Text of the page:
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^*DOWNLOAD@PDF#)} Strictly No Elephants ( ReaD )


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Strictly No Elephants (

ReaD )

Description

From School Library Journal K-Gr 2—It's Pet Club Day, and the sign on the door at #17 clearly states,

'Strictly NO Elephants.' Current members treasure their birds, fish, cats, and dogs, but a young boy taking a

walk with his tiny elephant, sharing an umbrella in a cool fall rain, sees no welcome for his friend, so he

simply gives his usual support. 'That's what friends do—lift each other over the cracks…brave the scary

things for you.' The boy and his elephant meet a girl with a skunk, who were also excluded from the Pet

Club meeting, and decide to start a club of their own, one in which all are welcome. Friends 'never leave

anyone behind.' Illustrations emphasize the warmth of this message with Photoshop, block prints, and pencil

in color spreads alternated with smaller vignettes highlighting the expressions of the children and their pets.

VERDICT With a gentle message of inclusion and helping others, this title reaches beyond a mere

friendship story. A solid general purchase for libraries and classrooms.—Mary Elam, Learning Media

Services, Plano ISD, TX Read more After a little boy and his tiny elephant are barred from the Pet Club,

they befriend other children with unusual pets. The first-person narrative has a quiet, contemplative feel:

“The trouble with having a tiny elephant for a pet is that you never quite fit in. / No one else has an

elephant.― His pet is shy of sidewalk cracks: “I always go back and help him over. Thatâ€s what

friends do: lift each other over the cracks.― Embodying dejection after the two turn from that large, titular

sign on the door, a double-page spread—a Photoshop-augmented linoleum block print—depicts a dark teal

cityscape slashed with raindrops and bobbing with black umbrellas. The Caucasian boy, his pet (in matching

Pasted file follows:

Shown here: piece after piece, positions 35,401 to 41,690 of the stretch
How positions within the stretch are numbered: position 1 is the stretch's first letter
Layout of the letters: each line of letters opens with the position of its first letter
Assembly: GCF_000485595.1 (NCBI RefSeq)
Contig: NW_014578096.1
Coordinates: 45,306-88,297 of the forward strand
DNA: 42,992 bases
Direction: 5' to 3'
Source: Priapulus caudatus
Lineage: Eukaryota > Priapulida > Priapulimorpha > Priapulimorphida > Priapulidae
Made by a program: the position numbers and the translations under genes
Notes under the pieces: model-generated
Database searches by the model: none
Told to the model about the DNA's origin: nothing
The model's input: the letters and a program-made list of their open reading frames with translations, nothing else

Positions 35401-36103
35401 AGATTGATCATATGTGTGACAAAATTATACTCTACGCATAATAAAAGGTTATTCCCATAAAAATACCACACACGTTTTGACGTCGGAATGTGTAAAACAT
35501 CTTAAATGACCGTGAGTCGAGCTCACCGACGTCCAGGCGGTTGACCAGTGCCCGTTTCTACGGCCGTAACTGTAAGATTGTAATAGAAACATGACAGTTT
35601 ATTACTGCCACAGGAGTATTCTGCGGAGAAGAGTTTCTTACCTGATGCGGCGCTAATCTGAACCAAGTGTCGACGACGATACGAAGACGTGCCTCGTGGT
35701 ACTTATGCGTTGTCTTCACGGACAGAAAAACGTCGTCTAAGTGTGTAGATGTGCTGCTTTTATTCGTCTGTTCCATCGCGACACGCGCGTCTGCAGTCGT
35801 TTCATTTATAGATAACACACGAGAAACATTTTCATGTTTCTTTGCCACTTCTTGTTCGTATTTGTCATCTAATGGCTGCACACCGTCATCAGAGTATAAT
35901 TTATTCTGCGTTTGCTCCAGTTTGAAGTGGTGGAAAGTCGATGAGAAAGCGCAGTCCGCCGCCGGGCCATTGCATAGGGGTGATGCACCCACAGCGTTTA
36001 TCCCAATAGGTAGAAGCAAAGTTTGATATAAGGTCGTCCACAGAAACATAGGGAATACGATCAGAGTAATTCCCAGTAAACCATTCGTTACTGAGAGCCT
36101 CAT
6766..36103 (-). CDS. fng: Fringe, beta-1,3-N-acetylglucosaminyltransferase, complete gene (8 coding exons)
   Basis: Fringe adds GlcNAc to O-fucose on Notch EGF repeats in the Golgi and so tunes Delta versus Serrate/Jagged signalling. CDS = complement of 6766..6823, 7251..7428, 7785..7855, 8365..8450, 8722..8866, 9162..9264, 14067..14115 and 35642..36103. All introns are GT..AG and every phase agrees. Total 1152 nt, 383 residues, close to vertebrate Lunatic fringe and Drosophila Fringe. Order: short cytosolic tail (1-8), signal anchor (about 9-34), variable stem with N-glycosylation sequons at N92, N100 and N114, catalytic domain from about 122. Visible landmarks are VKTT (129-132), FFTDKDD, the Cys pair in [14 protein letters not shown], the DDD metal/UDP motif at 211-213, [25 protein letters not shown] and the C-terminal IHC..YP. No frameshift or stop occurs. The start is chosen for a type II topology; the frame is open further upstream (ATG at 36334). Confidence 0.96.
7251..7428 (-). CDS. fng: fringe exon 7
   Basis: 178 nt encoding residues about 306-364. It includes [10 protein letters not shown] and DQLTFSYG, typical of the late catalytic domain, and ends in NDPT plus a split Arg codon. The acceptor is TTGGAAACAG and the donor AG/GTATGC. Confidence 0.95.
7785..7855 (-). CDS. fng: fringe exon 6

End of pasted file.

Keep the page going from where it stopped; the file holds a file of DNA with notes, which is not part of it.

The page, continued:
red scarves), and a little African-American girl in cornrows and a red-and-orange striped dress are the bright

spots in this poignant tableau. Turns out that this girl—a pet skunk curled on her lap—has been turned

away too. “He doesnâ€t stink,― she says. “No, he doesnâ€t,― concurs the boy and then suggests,

“What if we start our own club?― Observant children will spot a porcupine, penguin, and giraffe peering

from brownstone windows along the way; they and their children join others with equally exotic pets.

Yooâ€s concluding scenes depict a treehouse occupation (its restrictive message changed to “ALL

ARE WELCOME―) and multiethnic, multispecies harmony. Sweet and affirming. -- Kirkus, August 15,

2015Having a tiny elephant for a pet sounds idyllic, but a boy discovers that the local Pet Club doesnâ€t

allow them; a stern girl points at a “Strictly No Elephants― sign. Heading home in the rain, the boy and

his elephant spot a girl with her skunk. “They donâ€t want us to play with them either,― she says.

Joined by other owners of unexpected pets—giraffes, armadillos, even a small narwhal in a bowl—they

make their own club with its own sign: “All Are Welcome.― In her first picture book, Mantchev (Ticker)

examines true friendship, sprinkling observations about the behavior of boy and elephant throughout (“He

doesnâ€t like the cracks in the sidewalk much. I always go back and help him over―) and punctuating

them with the refrain, “Because thatâ€s what friends do.― Yooâ€s (Hands Say Love) linoleum

block prints of brick buildings and quiet sidewalks have the softness and warmth of a favorite blanket.


Itâ€s a message book about exclusion with an oh-so-gentle lead-in for discussion. -- Publishers Weekly,

July 20, 2015Itâ€s Pet Club Day, and the sign on the door at #17 clearly states, “Strictly NO

Elephants.― Current members treasure their birds, fish, cats, and dogs, but a young boy taking a walk with

his tiny elephant, sharing an umbrella in a cool fall rain, sees no welcome for his friend, so he simply gives

his usual support. “Thatâ€s what friends do—lift each other over the cracks…brave the scary things

for you.― The boy and his elephant meet a girl with a skunk, who were also excluded from the Pet Club

meeting, and decide to start a club of their own, one in which all are welcome. Friends “never leave

anyone behind.― Illustrations emphasize the warmth of this message with Photoshop, block prints, and

pencil in color spreads alternated with smaller vignettes highlighting the expressions of the children and

their pets. VERDICT With a gentle message of inclusion and helping others, this title reaches beyond a mere

friendship story. A solid general purchase for libraries and classrooms., School Library Journal“The

trouble with having a tiny elephant for a pet is that you never quite fit in,― says a little boy with a tiny pet

elephant. The Pet Club wonâ€t let him in, and an angry sign—“Strictly No Elephants―—explains

why. Forlorn, the boy and little elephant stumble on, the boyâ€s warm-toned shirt popping against the

background of people in dark blues, blacks, and teal. They find another

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